There was no official leak, but this must have been discussed when Presidents Xi Jinping and Emmanuel Macron met last week in Paris. After all, Macron has been posing as a staunch defender of the environment and the self-attributed MC of the Paris Agreement on Climate Change.
It’s certainly not being discussed as part of the current election campaigns in India. And, in Washington, the issue does not seem to even register.
The Hindu Kush Himalayan region extends for 3,500km across eight nations. It is the earth’s de facto Third Pole, considering the immense amount of ice it holds. The area is an absolutely critical water source for about 250 million mountain dwellers across Asia, as well as the staggering 1.65 billion people living in the river valleys below.
Now, a detailed report by the International Centre for Integrated Mountain Development (ICIMOD), the result of five years of research by over 350 analysts and policy experts from 22 nations and 185 organizations, has come to a stark conclusion.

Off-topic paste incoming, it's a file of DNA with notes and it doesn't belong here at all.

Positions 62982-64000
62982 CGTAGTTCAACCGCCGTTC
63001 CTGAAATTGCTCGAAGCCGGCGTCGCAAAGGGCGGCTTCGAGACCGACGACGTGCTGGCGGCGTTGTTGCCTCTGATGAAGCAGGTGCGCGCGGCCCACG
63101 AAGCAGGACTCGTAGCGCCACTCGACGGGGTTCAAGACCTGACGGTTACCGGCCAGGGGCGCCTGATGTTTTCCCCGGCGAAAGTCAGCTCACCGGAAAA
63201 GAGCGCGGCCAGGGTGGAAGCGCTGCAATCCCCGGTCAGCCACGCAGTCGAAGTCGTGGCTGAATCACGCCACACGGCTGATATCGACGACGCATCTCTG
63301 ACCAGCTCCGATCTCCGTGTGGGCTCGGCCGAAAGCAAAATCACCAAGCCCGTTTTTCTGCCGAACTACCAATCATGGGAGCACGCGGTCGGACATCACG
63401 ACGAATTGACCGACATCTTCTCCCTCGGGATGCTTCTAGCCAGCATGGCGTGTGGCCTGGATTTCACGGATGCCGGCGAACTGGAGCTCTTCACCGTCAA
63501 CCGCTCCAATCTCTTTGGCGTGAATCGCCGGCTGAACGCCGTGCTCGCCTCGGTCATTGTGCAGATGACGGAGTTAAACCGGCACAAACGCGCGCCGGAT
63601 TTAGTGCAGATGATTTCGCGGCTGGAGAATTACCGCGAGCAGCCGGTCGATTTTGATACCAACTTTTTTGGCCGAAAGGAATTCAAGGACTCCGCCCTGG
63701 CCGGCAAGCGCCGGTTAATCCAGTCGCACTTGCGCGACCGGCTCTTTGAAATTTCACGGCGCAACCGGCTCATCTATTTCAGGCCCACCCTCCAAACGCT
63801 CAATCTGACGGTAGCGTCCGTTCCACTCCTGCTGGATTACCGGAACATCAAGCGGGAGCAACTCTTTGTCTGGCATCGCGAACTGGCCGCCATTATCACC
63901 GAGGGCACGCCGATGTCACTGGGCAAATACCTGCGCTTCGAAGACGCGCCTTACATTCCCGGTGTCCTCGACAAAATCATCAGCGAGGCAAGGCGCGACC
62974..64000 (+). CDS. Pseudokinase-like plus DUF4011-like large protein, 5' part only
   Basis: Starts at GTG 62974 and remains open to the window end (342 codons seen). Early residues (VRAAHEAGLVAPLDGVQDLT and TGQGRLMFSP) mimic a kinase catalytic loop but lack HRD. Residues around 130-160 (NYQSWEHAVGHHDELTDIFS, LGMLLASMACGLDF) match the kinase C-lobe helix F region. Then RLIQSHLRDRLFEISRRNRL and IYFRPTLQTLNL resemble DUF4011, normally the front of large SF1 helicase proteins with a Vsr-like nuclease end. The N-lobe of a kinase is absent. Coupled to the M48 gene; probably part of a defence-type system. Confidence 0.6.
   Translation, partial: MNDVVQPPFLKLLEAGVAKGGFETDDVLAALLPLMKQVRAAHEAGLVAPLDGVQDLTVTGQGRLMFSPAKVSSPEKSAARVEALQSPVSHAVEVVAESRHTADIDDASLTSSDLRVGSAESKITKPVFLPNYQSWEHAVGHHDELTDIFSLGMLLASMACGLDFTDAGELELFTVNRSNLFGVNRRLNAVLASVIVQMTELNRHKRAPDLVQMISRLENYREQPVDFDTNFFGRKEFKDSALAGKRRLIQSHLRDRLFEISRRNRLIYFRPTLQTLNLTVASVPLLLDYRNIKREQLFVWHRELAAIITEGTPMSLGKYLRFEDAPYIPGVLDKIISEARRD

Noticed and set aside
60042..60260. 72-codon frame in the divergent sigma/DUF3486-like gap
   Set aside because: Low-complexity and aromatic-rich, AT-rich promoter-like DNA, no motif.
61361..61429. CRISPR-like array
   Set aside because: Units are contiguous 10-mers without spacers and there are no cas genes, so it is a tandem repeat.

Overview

Even if the Paris Agreement goal of limiting global warming to 1.5 degrees Celsius by the end of the century is met – and everyone attuned to realpolitik knows that it won’t – that would cause the melting of nothing less than one-third of glaciers in the Hindu Kush Himalayan region.
Considering that the Paris Agreement goal won’t be realistically met, that translates into current emissions leading to no less than five degrees (5C) in warming and the melting of two-thirds of the Hindu Kush Himalayan glaciers by 2100. Imagine that spectacular succession of glacier-covered peaks across the region being mostly reduced to bare rock in less than a century.
The full report is here.
Flooding, flooding everywhere
The hyper-complex Hindu Kush Himalayan system crisscrosses Afghanistan, Pakistan, China, India, Nepal, Bhutan, Bangladesh and Myanmar. Glaciers in this region feed the Ganges, the Indus, the Yellow River, the Mekong and the Irrawaddy – among 10 major river systems. Directly and indirectly, these glaciers supply 1.65 billion people with clean air, food, energy – and jobs.
The path towards environmental disaster is eerily straightforward.